Can't wait to see what they do with the place!

Friday, August 14, 2009

How Hard Can It Be?

I don't post much about being a landlord, because really, all we do is cash the checks each month and then get back to our champagne lifestyle.


We own four three-bed two-bath apartments in a liminal area of town. One block up, million dollar condos, two blocks down Chicano gangland. When we bought the place, two weeks before I had Anna *won't be doing that again*, our intention was to go through the immense City process to get the apartment building converted in to condos. One run-down apartment building would become four beautiful, separately saleable condos. The sum of the parts is greater than the whole.

Well, that was the plan. The glacial City process was completed, but took us from May 2005 to May 2008. At which point, it became clear that the final hurdle, a construction loan with which to activate all our lovely new permits, was nowhere to be found. We were months ahead of the game with the global economic meltdown. In a way it was a relief to discover all those loan rejections weren't purely personal.

So, we're left with a run-down, but fully rented apartment block, and we live in one of the apartments. We had not planned on the need to have rents cover our mortgage for years on end, so things are a tad *tight* now that that is how we must survive. As such, when one of our tenants said they were moving out mid-month, coinciding almost cosmically with the day we left for England I literally fell to my knees and tried to remember how to breathe.

I am a rock in times of crisis.

After a very large martini and a stern pep talk from my husband I decided to think positive. We would rent the place before we left on vacation - before the existing tenants had even moved out! They probably knew people, desperate to move in! Who wanted to pay more rent! I had myself thinking 'I'm sure the place just needs a spritz of Febreze and a quick vacuum and we'll have an Open House! This weekend!'

I got slightly anxious when I went to post the ad on Craigslist and saw just. how. many. apartments are available to rent right now in Santa Barbara. For a lot less than in previous years.


Historically, you could only find a rental in this town through word of mouth. Now people were advertising first month free! Pets OK! All utilities paid!

The playing field had clearly shifted in favour of the tenant.

Then - after having rather too trustingly advertised the Open House on Craigslist (for increased rent - oh how I laugh now....) I popped upstairs to take a quick look at the place. Our best apartment. Our best tenants were leaving this:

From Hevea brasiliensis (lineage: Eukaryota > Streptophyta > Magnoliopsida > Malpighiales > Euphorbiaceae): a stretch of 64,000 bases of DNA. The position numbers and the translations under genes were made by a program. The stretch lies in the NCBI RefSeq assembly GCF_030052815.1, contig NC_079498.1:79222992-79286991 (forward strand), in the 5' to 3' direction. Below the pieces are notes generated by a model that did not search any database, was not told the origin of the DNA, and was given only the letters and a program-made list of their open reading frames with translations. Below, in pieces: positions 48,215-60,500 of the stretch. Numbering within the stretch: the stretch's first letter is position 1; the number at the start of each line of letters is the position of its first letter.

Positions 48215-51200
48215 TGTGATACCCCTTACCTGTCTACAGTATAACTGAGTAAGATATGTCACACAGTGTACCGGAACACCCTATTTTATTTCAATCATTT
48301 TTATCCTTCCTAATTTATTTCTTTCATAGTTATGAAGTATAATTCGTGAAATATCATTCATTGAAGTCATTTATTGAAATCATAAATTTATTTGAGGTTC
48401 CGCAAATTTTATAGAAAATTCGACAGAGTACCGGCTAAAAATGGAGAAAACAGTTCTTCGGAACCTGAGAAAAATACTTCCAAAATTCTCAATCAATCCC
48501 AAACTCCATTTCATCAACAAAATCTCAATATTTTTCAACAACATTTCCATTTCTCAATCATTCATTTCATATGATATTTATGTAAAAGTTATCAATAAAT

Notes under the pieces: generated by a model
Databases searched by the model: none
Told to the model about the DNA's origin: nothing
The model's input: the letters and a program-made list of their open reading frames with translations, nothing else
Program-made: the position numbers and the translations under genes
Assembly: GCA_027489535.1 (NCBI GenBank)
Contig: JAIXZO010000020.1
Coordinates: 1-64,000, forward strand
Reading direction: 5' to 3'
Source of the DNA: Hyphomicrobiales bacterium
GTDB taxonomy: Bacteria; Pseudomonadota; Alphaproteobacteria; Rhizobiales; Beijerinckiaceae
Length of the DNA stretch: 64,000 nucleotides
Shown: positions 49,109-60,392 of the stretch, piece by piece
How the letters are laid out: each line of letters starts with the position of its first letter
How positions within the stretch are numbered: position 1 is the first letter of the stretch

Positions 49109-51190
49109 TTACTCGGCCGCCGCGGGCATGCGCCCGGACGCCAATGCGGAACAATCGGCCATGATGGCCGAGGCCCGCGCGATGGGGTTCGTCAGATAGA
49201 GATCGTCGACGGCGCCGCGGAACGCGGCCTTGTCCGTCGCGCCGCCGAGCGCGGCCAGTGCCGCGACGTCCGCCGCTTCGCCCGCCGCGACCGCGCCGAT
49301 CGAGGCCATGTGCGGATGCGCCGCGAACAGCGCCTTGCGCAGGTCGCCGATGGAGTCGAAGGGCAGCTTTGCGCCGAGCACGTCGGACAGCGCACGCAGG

To be continued............

Sunday, August 09, 2009

Creepy Crawlies

A few days before our trip I took the girls in the stroller up to our local park. It's uphill all the way, and the Phil and Ted's, ergonomic though it may be, when packed with girls and diapers and snacks and drinks is a bit like trying to take a Sherman Tank for a power walk. It was a great workout, and we weren't exactly racing along the streets.

Anna was not asleep, so that means she was talking. And talking. And talking. Like quite a few prolific talkers, she doesn't need much in the way of actual 'conversation' so I usually keep my iPod on low and throw out the occasional 'yes, uh-huh' or 'really' at random, and that seems to sustain her momentum. Halfway to the park she suddenly broke from her monologue and said 'That's Shelly's house'. To which I replied 'yes, uh-huh-, really'. This time she was not to be fobbed off. 'Mom, look that's Shelly's house!'.

In the space of 5 seconds, maybe less, I thought: 'wait, what? Who's Shelly? how come I don't know anything about any Shelly while my daughter has clearly been over to her house? Is this how I find out? LK's been having an affair, taking my daughter over to her house and I've been completely oblivious and this is how I find out?! Oh My God, what am I going to do, what.....'

"Mom, Shelly is a snail form Sunny Patch Friends and that is her house - look!".

We had literally been going at a snail's pace and Anna had been pointing it out. Turns out, the 'other woman' in our relationship wasn't some ho called Shelly, it was TV, and more particularly a TV show.

I stepped back from the precipice.

Because of this one TV show, Anna now calls all snails 'Shelly'. When we went to England she was in hog heaven because my Mum and Dad's gorgeous garden:

Contains about 10 snails per square foot. It's a veritable Marks and Spencers food court for snails.

Anna set about collecting them all.

My Mum suggested she keep them in an old fishtank (read, snail Auschwitz). Anna thought this was a brilliant idea, completely oblivious that she was hastening their demise. She is absolutely fearless when it comes to all things creepy, crawly and slimy. She had the time of her life with her 'Shelly's'. We counted them, we raced them (riveting), she even found a gorgeous stripy one. I suggested we call her 'Speed Racer' because of her go-faster stripes. "Or..... we could call her Shelly?" suggested Anna.